On April 16, Kenyan President Uhuru Kenyatta will host a “thanksgiving service” at a Nakuru stadium to express his gratitude that the International Criminal Court (ICC) dropped charges of crimes against humanity against his deputy president, William Ruto, and a co-defendant, Joshua arap Sang, last week.

Kamene F. stands outside her house in a slum in Nairobi with her 7-year-old son born from rape. Kamene stopped attending school after the rape. The registration office refused to issue her son with a birth certificate and demanded that Kamene provide the name of the father, whom she does not know. Kamene is also raising her young sister whose rape was so violent it left her with a brain injury – she faints often and cannot use a toilet, feed herself, or go to school. Their family abandoned them when they learnt of the rapes.

© 2015 Samer Muscati/Human Rights Watch

Kenyatta called the case’s closure the end of “what has been a nightmare for my nation.” The case was the last pending before the ICC directly related to the deadly violence that rocked Kenya in the wake of the 2007 elections; charges against Kenyatta himself were formally dropped last year. Supporters of Kenyatta and Ruto may celebrate this Saturday, but the nightmare for victims of that violence goes on.

Over the past eight years, my colleagues have interviewed many victims – first, to document the horrific violence; then, the absence of justice in Kenya, which left recourse to the ICC as a last resort. Most recently, our research underscored the lasting physical and psychological trauma and socioeconomic hardship, particularly for survivors of sexual violence.

There may well be lip service paid at tomorrow’s service to victims, but the fact of the matter is that their suffering has been made all the worse by the Kenyan government’s failure to provide medical care, psychosocial support, and compensation, much less any accountability. Kenyatta has yet to make good on a promised “restorative justice” fund for victims. One woman who was raped and who was told that her husband was burned alive in the violence told my colleague, “I have so much shame. I feel hopeless. I just sit and wait to die.”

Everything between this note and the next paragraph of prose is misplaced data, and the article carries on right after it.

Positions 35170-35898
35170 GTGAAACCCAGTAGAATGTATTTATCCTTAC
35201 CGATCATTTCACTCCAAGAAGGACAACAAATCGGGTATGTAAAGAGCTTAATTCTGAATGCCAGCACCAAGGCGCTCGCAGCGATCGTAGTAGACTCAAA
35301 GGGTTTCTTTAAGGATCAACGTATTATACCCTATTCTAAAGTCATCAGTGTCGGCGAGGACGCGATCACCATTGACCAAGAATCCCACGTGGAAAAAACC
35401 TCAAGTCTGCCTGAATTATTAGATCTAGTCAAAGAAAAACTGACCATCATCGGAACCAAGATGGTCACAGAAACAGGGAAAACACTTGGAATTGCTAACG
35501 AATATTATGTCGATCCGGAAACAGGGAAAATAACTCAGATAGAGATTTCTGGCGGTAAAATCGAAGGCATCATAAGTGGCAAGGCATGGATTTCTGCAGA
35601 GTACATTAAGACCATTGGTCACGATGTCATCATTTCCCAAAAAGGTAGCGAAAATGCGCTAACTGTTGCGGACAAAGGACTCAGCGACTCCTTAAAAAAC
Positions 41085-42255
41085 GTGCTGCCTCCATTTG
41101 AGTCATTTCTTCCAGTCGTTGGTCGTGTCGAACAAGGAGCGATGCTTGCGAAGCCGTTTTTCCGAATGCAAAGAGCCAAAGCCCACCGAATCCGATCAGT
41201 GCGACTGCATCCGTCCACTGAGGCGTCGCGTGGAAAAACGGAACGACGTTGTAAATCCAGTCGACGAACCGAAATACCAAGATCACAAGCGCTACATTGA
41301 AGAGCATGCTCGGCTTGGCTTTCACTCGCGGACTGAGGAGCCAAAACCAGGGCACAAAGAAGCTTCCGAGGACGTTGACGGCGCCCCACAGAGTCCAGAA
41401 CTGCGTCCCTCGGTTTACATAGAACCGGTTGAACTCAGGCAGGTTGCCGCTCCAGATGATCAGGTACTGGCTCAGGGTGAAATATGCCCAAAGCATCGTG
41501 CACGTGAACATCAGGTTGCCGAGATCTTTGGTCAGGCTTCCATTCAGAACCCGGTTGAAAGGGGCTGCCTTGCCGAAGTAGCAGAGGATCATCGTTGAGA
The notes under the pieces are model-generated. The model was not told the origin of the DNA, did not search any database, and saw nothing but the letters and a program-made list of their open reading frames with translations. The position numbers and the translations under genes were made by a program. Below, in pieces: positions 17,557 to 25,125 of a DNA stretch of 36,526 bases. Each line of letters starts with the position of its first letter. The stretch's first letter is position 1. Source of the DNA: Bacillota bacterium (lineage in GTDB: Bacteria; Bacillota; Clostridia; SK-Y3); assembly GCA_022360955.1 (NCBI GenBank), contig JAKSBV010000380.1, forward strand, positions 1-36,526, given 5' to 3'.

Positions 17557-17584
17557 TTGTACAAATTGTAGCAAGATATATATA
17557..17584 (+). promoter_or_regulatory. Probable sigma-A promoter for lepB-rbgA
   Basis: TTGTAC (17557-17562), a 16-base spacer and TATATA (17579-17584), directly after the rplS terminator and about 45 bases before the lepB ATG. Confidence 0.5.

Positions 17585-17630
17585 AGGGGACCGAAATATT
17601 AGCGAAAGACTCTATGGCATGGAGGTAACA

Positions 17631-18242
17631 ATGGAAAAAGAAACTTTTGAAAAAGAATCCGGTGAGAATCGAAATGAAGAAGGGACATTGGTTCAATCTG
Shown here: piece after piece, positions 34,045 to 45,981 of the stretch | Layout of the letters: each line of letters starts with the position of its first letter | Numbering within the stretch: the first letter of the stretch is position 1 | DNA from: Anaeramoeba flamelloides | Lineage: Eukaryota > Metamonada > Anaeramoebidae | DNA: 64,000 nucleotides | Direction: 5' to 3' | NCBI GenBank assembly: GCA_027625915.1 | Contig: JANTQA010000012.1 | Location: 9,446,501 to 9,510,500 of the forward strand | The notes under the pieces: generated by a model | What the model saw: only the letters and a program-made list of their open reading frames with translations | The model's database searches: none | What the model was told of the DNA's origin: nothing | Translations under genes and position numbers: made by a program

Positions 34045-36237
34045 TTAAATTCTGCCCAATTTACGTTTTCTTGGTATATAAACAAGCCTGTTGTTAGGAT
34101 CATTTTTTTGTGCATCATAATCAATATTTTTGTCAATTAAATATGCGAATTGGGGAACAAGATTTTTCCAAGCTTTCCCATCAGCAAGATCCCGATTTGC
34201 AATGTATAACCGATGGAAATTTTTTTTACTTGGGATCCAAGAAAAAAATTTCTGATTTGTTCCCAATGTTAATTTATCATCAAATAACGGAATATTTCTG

It is imperative that the ICC, which has struggled in its prosecutor’s investigations and the court’s witness protection programs, learn lessons here. But Kenyatta and Ruto – cementing a decades-long tradition in Kenya of impunity for election-related violence – have waged a relentless campaign at home and abroad to undermine the ICC since taking office in 2013. Even now, according to news reports, the government continues to try to enlist the African Union in a threat to withdraw from the ICC. ICC judges have not linked either Kenyatta or Ruto to witness interference, but Kenyan authorities have yet to surrender three individuals wanted by the ICC on charges of bribing witnesses in the Ruto case to The Hague. One judge in the case was clear that “a troubling incidence of witness interference and intolerable political meddling” merited a mistrial.

A familiar refrain of the 2013 election campaign was that victims of the 2007-2008 violence should just “move on”. But this week, survivors of sexual violence were back in a Kenyan court, pressing a constitutional petition to compel the government to restart investigations. More than 900 victims, in spite of every effort to dissuade support for the ICC process, remained registered to participate in the ICC’s case against Ruto; more than 800 stayed with the case against Kenyatta.

In the absence of the ICC, the road to justice for Kenya’s post-election violence victims is unclear. But similar struggles – by victims of Chadian dictator Hissène Habré, of genocide at Srebrenica, and of Latin American juntas – show that eventually justice can catch up even with the politically powerful. Until that day arrives, there is little cause for celebration.